How to do things with translation: Translation as archives of mobility

By Iza Hussin

The opening pages of KPG7514.M35 1837,[1] the text that forms the subject of the first blog entry, and texts like it, have given scholars a better sense of how law was understood in the Malay world in its moment: Bahawa Ini Kitab Undang-Undang Qanun Yang Dipakai Dalam Negeri Johor, “this is the book of Islamic laws in use in the state of Johor.” They locate the text within a map of concepts embedded within institutions and histories of their use, a map that indicates a multiplicity of legal sources and codes, layered on top of and alongside each other, of which undang-undang qanun was one. The text records law in use, and the history of its copying, its preservation, and its archival traces, locates this particular text at the border between British colonial and Malay-Islamic institutions, at a moment in flux. These register the traces of translative dynamics in at least three registers: at the level of words and their meanings, of their comparison across borders and languages, of their conflation across systems and within power imbalances, particularly those of imperial law-making, each of which have been discussed in earlier entries. This last post considers how scholars locate themselves within the translative enterprise, and the possible problems and benefits of treating translation more explicitly across these multiple registers.

Translative dynamics permeate the field of Islamic legal studies, both in our readings of the circulation of law and jurisprudence, as well as of the work of Islamic legal scholarship. A great deal of foundational work has been done on the translation of legal concepts and their application between Arabic and any number of languages and contexts.[2] Recently, scholars have drawn our attention to the need to pay close attention to transformations in law’s textual and institutional forms and the translative work done by these dynamics. Perhaps because of this, and the notably polyglot character of much Islamic legal scholarship, translatability and mutual legibility seem easy to take for granted. Yet these three registers of translation suggest further lines of productive exploration, and particularly for collaboration across imperial archives and language groups, between regional networks, and across a range of disciplines. Specifically, thinking about translation makes visible how global categories become so, and how historically contingent their universalisation has been. For those of us concerned pedagogically and analytically with a critique of colonial legacies, these trajectories of translation present a series of problems, and exciting possibilities, in histories of political thought.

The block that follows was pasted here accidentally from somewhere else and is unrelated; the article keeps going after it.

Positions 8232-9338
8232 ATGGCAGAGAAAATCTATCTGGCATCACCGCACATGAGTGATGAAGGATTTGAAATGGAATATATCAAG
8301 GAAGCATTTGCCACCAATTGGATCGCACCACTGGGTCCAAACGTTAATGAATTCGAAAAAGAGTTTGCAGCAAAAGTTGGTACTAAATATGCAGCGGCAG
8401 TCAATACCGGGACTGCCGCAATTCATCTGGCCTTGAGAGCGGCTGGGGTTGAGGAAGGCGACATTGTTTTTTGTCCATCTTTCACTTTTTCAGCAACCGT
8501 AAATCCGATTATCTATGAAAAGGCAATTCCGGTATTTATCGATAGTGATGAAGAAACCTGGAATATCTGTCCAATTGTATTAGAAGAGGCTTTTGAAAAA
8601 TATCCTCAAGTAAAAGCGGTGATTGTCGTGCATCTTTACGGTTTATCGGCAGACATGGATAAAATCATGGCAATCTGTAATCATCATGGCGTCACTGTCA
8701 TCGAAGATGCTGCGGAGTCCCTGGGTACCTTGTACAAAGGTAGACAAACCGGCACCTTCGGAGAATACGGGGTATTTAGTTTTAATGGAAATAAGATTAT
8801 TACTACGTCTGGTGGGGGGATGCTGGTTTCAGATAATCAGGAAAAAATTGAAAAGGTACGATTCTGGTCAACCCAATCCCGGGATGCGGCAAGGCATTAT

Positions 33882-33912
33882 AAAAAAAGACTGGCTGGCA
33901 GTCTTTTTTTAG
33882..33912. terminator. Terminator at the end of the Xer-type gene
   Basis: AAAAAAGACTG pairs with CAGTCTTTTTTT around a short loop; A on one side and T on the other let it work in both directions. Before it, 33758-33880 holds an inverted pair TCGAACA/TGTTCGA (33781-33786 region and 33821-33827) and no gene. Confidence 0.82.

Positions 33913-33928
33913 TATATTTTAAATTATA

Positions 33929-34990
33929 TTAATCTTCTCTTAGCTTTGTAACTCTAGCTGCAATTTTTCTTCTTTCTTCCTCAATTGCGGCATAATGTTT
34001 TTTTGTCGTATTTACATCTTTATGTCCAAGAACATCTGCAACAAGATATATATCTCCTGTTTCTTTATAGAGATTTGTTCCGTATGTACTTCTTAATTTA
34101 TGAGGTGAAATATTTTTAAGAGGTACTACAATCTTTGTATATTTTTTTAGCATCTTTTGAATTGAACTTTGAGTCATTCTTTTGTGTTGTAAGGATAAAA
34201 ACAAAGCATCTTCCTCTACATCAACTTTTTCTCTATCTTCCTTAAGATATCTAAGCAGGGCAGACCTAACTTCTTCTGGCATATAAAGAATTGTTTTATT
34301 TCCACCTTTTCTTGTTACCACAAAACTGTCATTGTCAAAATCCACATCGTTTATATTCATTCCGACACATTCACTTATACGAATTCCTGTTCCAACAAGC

In my work on the making of the category of ‘Islamic law’ in Malaya, India, and Egypt, I used the institutional and semantic entanglement of concepts in English to highlight colonial and imperial dynamics in the transformation of Islamic law, which then resulted in a series of challenges when considering an Arabic translation.[3] A challenge for comparative political thought continues to be to decenter the Anglophone and European historical experience from the core conceptual glossaries of the field, and in doing so to critically reconsider their associations. For example, the entry in the Oxford English Dictionary for “jurisdiction” tracks its usage through British colonial India, citing texts in the domains of administration, revenue and law.[4] Jurisdiction evokes multiple shades of meaning: as a term in law that refers to physical territory, to state sovereignty, to adjudicative responsibility, as well as to rights to rule, but does so through a colonial history as well. In Arabic translation, how might we discuss juris- and –diction to make explicit the analytic move between the staking out of territory and the pronouncement of law? The English term ‘authority’ relates both to origins and to writing, encapsulating a key dynamic in The Politics of Islamic Law, the powerful role played by texts and language, codification and textualization, in the making of the modern state. Recognizing the risk of reducing history to etymology, just as the roots of the term ‘siyasa’ run back to s-w-s, in the sense of tending and managing people and cities, so does the base sense of ‘authority’ in English run back to meanings associated with creation, fathering, founding and the making of text. Similarly, the English terms ‘law’ and ‘legislation’ are associated with processes of writing, reading, and rendering things read-able, and also connected closely with the concept of legitimacy.